With Dec. 31 rapidly approaching, lawmakers could be tempted to punt on an agreement to deal with the looming year-end threats of tax hikes and spending cuts known as the fiscal cliff. That’s a bad idea, Treasury Secretary Tim Geithner said Tuesday.
“I know there are people out there who say, ‘Look, it’s November 13. The end of the year approaches. Why don’t you just put off all the stuff to buy yourself some time? Why don’t you just extend everything?’” Geithner said at a meeting of The Wall Street Journal CEO Council in Washington, D.C. “I would discourage you from viewing that as an attractive alternative for dealing with this.”
The Treasury secretary said that doing so would both leave the U.S. economy in its current state of uncertainty over its fiscal future, and apply a new layer of uncertainty on top of that: Whether there would ever be an incentive for anyone to come to the table to make a deficit deal that is sure to involve compromise.
“If you say again… we’re going to extend and delay, what gives people confidence that people who have to negotiate this will come to the table and negotiate?” he added. “Because they’ll always believe if they hold out they can just extend again.”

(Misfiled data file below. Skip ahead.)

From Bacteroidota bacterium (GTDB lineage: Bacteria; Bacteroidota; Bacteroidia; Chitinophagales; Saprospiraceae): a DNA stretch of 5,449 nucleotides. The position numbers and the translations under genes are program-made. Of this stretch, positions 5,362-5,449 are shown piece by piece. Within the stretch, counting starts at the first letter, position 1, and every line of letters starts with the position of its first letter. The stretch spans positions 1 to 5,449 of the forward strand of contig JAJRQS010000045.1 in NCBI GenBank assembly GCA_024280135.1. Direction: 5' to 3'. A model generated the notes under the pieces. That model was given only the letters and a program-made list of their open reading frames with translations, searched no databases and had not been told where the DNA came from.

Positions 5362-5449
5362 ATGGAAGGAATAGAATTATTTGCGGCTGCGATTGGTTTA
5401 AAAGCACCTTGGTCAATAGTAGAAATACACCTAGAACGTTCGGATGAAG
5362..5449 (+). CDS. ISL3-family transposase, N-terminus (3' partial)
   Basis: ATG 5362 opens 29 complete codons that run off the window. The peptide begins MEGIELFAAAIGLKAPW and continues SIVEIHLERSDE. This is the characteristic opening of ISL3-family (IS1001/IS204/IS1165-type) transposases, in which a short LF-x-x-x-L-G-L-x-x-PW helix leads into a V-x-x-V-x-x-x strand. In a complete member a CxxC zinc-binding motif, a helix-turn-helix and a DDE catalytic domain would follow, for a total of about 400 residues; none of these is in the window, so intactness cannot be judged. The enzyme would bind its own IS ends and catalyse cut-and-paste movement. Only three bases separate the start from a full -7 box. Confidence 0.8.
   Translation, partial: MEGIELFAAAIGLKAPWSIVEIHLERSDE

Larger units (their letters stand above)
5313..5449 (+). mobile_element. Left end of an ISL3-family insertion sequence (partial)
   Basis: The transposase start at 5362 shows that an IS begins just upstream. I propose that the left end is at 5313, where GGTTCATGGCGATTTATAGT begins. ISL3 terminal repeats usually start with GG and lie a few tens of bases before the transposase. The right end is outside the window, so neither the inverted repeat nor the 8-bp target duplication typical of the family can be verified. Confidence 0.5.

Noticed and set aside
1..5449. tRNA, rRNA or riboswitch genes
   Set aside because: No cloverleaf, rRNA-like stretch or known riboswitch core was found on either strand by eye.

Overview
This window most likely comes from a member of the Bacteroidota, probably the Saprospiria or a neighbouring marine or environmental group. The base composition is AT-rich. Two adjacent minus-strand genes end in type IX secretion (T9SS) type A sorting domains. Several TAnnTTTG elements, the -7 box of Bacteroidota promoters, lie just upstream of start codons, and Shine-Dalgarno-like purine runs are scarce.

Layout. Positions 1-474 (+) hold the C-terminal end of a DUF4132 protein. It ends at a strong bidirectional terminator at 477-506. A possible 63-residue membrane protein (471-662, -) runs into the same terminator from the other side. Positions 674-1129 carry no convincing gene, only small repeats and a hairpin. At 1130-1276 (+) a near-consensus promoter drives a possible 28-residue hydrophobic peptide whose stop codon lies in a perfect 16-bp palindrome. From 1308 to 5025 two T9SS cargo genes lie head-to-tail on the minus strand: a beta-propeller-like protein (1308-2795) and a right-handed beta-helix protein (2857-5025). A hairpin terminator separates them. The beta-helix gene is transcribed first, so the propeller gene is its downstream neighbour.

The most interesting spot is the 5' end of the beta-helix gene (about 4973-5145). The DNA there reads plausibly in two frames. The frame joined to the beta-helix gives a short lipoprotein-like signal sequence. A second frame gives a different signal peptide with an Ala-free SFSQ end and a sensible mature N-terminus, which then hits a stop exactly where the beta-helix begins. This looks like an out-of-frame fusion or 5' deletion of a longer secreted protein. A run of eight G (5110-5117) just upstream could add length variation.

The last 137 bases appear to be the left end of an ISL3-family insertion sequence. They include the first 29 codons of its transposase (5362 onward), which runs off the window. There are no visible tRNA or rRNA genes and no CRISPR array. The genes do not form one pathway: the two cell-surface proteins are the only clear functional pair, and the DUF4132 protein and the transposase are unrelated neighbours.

“Be careful about those who argue for and urge for, let’s just extend [the cliff provisions] while we debate, while we negotiate,” he said.
One such person is House Speaker John Boehner of Ohio. Boehner told National Journal in an interview earlier this month that he expected “some type of a bridge” rather than a grand bargain to avoid the fiscal cliff during the lame duck.
“Lame ducks aren't noted for doing big things. And frankly I'm not sure that lame ducks should do big things. So the most likely outcome would be some type of a bridge,” Boehner said in the pre-Election Day interview. “But the impact of the election is certainly going to have an impact on how this plays out.”
Geithner also reiterated in Tuesday’s wide-ranging interview with The Wall Street Journal’s David Wessel at the CEO event that he expected to leave his post at Treasury around Inauguration Day, which is scheduled for Jan. 21, 2013. The Obama administration has yet to name a replacement but is expected to do so soon.
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